Join in the discussion, led here by people from all walks of life who share a desire to make the world of medicine a better place to be, whether you’re a patient, a caregiver, or just someone who is concerned about the future of health and health care. Remember, this is a discussion, so don’t forget to comment.

Postal carrier returns to work after 392 days

Posted By: Nikki Bircher meta_seperate Date Posted: March 7th, 2011 meta_seperate Category: Medicine

REHAB INSTITUTE- When Ronnita Rice, 16, got home from Normandy High School Sept. 3, 2009, homework and an upcoming track meet were her most pressing concerns.

That changed suddenly, when Ronnita discovered her mom, 49-year-old Ju Juan Rice, stumbling around incoherently. Ronnita soon found herself and her mother at Barnes-Jewish Hospital, dealing with Ju Juan’s debilitating stroke.

Rice was eventually discharged to The Rehabilitation Institute of St. Louis for physical, occupational and speech therapy. Day by day her condition improved. Her goal was always to get back to work as a postal carrier for the U.S. Postal Service. “The nurses were so tired of me coming up and asking to go back to work that they parked my chair beside the nursing station and would allow me to direct calls,” Rice says.

Unfortunately, meeting that challenge would take some time, as a second stroke pulled Rice back to another stay at BJH.

Her second stroke was more devastating, leaving Rice unable to return to The Rehabilitation Institute based on her condition. Instead, she transferred to a nursing home, where she was wheelchair-bound and unable to communicate. “I was going with the flow of a fog,” she says. Daily visits from Ronnita, her son Brandon and her 84-year-old mother kept Rice focused on recovery and lightened her burden during this dark period.

Exactly what she needed to reach her goal

The Rehabilitation Institute of St. Louis’ routine practice of “checking” on previous patients paid off in Rice’s case. She was a prime candidate for an outpatient Day Treatment program at TRISL, and qualified for transportation to and from her nursing home. The program provided intense physical, occupational and speech therapy six hours a day.

One hundred days after her stroke, she walked into church without her wheelchair. Soon after, she was speaking and once again able to identify her goal of getting back to work. “Nothing was easy, but this is what I had to do to get back to my life,” Rice says.

With Rice’s progress in mind, her team of therapists — Theresa Conran, Maura Mcalister, JoAnn Rasch, Emily Mooshegian, Linda Vassolo, Kari Cox, Gina Kopp and Mary Seaton — began recreating the functions essential to her success.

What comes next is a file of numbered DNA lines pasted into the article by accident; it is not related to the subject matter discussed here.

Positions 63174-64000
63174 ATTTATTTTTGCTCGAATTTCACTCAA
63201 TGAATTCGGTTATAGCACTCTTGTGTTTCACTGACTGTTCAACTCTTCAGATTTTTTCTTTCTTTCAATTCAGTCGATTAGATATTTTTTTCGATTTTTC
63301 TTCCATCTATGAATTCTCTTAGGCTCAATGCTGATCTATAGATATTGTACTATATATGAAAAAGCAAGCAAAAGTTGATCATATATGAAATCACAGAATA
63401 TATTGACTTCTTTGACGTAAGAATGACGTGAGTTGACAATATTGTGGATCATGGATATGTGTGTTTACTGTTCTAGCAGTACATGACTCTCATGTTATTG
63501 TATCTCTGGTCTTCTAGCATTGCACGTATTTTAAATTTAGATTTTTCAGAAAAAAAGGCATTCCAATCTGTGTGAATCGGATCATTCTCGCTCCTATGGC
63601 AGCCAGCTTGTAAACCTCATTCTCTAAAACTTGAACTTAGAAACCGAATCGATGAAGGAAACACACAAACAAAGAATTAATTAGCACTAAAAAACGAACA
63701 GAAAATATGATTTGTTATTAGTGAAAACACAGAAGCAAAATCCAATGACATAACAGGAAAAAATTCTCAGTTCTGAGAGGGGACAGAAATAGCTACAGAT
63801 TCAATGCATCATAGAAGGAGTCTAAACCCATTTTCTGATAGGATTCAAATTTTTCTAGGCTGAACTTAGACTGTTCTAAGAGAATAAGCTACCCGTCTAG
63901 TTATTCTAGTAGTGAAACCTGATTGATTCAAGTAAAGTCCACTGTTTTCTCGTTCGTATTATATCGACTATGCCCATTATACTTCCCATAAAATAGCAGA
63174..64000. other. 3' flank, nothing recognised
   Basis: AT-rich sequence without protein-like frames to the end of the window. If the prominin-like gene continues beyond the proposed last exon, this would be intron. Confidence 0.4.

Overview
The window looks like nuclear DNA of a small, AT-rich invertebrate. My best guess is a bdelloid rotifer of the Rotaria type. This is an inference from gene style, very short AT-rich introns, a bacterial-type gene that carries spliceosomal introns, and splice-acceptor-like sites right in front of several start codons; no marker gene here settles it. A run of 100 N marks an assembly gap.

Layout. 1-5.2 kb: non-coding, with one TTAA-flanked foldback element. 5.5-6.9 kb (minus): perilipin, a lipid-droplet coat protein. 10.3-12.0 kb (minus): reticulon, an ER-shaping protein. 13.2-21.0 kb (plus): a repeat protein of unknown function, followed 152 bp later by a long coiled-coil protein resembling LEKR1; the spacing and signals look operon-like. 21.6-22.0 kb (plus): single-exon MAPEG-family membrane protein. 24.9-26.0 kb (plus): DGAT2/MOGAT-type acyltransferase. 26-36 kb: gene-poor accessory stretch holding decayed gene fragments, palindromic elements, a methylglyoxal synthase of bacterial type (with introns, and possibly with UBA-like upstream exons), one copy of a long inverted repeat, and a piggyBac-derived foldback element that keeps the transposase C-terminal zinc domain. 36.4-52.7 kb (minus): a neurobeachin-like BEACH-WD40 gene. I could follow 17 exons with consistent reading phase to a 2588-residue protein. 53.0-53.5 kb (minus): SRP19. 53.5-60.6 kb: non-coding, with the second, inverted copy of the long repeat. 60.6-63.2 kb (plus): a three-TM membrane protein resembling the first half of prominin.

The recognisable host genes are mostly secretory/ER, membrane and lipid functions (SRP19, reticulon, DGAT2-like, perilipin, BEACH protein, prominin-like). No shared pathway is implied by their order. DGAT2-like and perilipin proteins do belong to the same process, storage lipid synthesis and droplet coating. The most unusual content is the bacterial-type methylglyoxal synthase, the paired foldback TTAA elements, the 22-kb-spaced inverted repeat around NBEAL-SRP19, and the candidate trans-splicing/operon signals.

Initially, Rice trained by walking long stints on a treadmill, eventually moving on to an inclined unit and a simulated 35-pound mailbag, courtesy of her manager. Next came walking around the TRISL building, then around the BJH perimeter.

Getting prepared for the ‘real job’ of mail delivery

There’s more to delivering the mail, however, than just “delivering the mail.” Therapist Mary Seaton began working with Rice on sorting TRISL mail for staff. Slowly Rice branched out to the Washington University School of Medicine mailroom. Before long, she was sorting and delivering mail all over the medical center campus.

Rice’s therapists realized that even the simulated mail route, with therapists as guides, wouldn’t be enough to fully prepare Rice for her real mail delivery tasks. So TRISL staff contacted the U.S. Postal Service and, with the permission of Rice’s boss, she began sorting mail in her 4-foot-by-4-foot cubby.

Once she had perfected that skill, her therapists moved her on to the cognitive component of recognition and remembering the routes she had held for 25 years. As Rice walked her route, a TRISL van scooted stealthily behind, preparing to call it a day if she were unable to continue. That day the therapists discovered why Rice’s primary goal was to get back to work. Rice’s co-workers and mail route recipients doted on her like a long lost family member.

Rice continued to go the extra mile, as did her therapy team at TRISL, and 392 days after her stroke, she went back to work. During her recovery, Rice lost her home, saw her daughter Ronnita graduate from high school, and witnessed friends and family rally around her success and support her through a Christmas benefit.

“Faith kept us all going,” she says. “God gave me another chance, and I am not going to worry about anything. My life is back, and I have all of my therapists to thank.”

To see a video of Ju Juan Rice, click below: